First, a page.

Andy Capaloff
March 16, 2014

How Do We Find Our Way Out Of The Content Echo Chamber?

In his article, Focus On Your Audience More Than Your Peers, Daniel Newman of Millennial CEO nails a point I have tried to make more than once about the bubble so many content marketers are building around themselves.  It’s actually more of a two-way mirror: here we are, in this space with others writing the same things, looking out at a broader world that is oblivious to our existence.

Daniel described how an article he wrote about how the informed consumer is creating a new buyers journey was considered old hat by a peer, although it wasn’t actually broadly disseminated information.  It was one of many subjects that futurists and the otherwise ‘clued in’ routinely discuss amongst themselves.  Sure, a few of us get in on the act, perhaps adding in a little niche-related context, but as with so many things, the subject has yet to reach a broad audience.

Look at this article from the BBC about Big Data.  It’s at a beginners’ level many of us have graduated from if we actually entered the conversation there in the first place.  But it shows the subject audience is broadening into the mainstream.  Perhaps we’ve been writing on the topic at a higher level, but the world wasn’t reading and now it is, so this content isn’t aimed at us.  But it is good news for us – especially if we can get our message into the broader channels being created.  And it is certainly good news for people looking to market Data Analysis as a service.

IBM 370_125b(For some amusing historical context around Big Data, this is the Press Release from 1972, for the IBM 370/125 Mainframe – the first computer I ever worked on 4 years later, and at the time, quite a revelation.  It could process a ‘massive’ 80kB a second at its highest configuration!)

To a very large extent, we are educating each other.  More precisely, a few futurists start the ball rolling and then bloggers and content marketers pick up the mantle, adding context and thoughts of their own as the first expansion of audience takes place.  But still, those ‘in the know’ will represent a very small percentage of the general populace, even as they become more sophisticated in their knowledge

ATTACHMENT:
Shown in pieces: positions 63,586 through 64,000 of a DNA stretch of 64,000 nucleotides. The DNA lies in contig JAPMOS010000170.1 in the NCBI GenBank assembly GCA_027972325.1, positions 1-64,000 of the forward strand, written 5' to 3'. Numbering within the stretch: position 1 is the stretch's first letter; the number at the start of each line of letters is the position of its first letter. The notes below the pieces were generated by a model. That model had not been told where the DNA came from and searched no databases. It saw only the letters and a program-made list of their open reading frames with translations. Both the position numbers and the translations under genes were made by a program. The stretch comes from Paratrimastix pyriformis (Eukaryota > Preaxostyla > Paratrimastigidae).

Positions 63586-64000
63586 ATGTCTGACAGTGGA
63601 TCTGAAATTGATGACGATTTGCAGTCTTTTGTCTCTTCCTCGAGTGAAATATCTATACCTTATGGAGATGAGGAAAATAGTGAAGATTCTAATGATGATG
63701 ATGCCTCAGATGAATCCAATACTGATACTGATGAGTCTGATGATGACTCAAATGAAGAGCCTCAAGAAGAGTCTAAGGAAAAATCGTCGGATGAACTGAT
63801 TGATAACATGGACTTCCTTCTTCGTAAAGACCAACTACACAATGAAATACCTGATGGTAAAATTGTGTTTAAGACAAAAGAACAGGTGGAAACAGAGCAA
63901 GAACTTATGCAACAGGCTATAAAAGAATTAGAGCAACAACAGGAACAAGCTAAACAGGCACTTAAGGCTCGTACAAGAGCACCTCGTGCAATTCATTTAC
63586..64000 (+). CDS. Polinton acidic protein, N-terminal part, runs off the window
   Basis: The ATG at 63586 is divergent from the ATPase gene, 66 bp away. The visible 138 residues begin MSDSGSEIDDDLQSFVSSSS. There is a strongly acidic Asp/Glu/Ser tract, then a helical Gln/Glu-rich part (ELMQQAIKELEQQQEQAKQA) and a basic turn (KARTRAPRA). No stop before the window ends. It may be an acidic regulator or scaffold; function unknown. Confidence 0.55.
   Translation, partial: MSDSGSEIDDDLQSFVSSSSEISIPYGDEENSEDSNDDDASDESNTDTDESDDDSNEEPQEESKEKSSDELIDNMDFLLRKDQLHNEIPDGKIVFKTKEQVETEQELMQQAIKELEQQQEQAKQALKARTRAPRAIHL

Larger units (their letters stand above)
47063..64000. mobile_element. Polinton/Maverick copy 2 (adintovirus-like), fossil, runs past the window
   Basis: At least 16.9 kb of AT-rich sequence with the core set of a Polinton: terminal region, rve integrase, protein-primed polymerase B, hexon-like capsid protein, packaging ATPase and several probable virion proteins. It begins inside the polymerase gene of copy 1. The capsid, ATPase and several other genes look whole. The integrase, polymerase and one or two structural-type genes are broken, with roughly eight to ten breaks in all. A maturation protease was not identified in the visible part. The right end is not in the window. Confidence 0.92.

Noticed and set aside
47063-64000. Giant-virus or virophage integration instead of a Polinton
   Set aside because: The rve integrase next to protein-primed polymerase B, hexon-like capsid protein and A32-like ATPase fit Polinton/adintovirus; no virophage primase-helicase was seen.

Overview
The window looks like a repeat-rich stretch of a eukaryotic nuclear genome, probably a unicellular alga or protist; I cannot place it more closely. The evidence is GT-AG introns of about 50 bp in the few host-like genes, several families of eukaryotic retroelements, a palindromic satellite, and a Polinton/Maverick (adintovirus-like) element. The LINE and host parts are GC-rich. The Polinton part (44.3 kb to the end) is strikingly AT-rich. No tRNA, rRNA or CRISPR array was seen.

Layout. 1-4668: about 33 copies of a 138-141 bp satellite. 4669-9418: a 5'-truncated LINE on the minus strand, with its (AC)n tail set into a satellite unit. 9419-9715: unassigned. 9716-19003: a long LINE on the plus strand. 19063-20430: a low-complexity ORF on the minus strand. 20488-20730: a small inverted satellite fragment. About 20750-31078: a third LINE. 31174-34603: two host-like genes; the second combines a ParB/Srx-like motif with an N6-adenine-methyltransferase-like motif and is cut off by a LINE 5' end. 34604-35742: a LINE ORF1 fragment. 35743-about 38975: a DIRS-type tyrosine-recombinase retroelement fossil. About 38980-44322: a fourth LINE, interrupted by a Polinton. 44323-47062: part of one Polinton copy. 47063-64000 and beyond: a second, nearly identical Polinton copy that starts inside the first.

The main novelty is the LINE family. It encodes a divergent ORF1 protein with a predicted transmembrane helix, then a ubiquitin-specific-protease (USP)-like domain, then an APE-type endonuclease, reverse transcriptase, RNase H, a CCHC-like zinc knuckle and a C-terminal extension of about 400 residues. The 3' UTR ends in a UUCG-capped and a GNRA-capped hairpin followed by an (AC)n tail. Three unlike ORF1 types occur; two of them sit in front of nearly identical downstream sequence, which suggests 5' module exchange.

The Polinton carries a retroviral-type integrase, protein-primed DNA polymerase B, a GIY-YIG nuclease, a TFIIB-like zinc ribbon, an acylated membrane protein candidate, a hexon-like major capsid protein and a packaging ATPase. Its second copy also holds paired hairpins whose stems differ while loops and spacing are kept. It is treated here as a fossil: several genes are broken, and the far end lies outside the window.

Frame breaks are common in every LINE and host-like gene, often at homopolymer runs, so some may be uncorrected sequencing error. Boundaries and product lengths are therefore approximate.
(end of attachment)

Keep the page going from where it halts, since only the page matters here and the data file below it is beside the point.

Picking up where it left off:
I’ll bet that most people reading this have at least a vague familiarity of the concept of Semantic Search, whether they have written about it (yet?) or not, but whereas everyone’s life is touched by it, few people outside of the small world we operate in, will have heard anything about it.  And for all of our in-talking, in the current order of things, that is the way it will remain until one or more of the larger news organisations pick it up and run with it.

So what is it that propels a conversation to the next level? 

Is it just a critical mass?  Is it that the subject has become so entwined with our everyday life without us knowing the details, that it reaches a point when someone, somewhere, will ‘break’ the story behind the changes that happened so slowly, that we may not have even noticed them?

Daniel says “it is time for those of us who guide these businesses to take a step back and recognize that we have to get back to communication basics and start speaking to our audience.”

I say that perhaps that isn’t enough.  Our audience is too small.  We need to look at what the broader population is talking about and tailor our message to be found by related searches.  Yes, mastery of semantic search is surely key to finding the bigger audience.  The ability to naturally integrate our not so general knowledge into what the public is already searching for, will be key to claiming the new readers – people who might benefit from what we are saying or the services we are providing, but have yet to hear it.

More on that, later…….


Images from and IBM

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Andy Capaloff

Andy Capaloff is the COO of Curatti. Prior to moving into the world of Content Marketing, Social Media Management and the day-to-day running of a Digital Marketing company, Andy spent over 3 decades in various aspects of IT. It is here that he honed his writing and technical skills, and his ability to ask uncommon questions.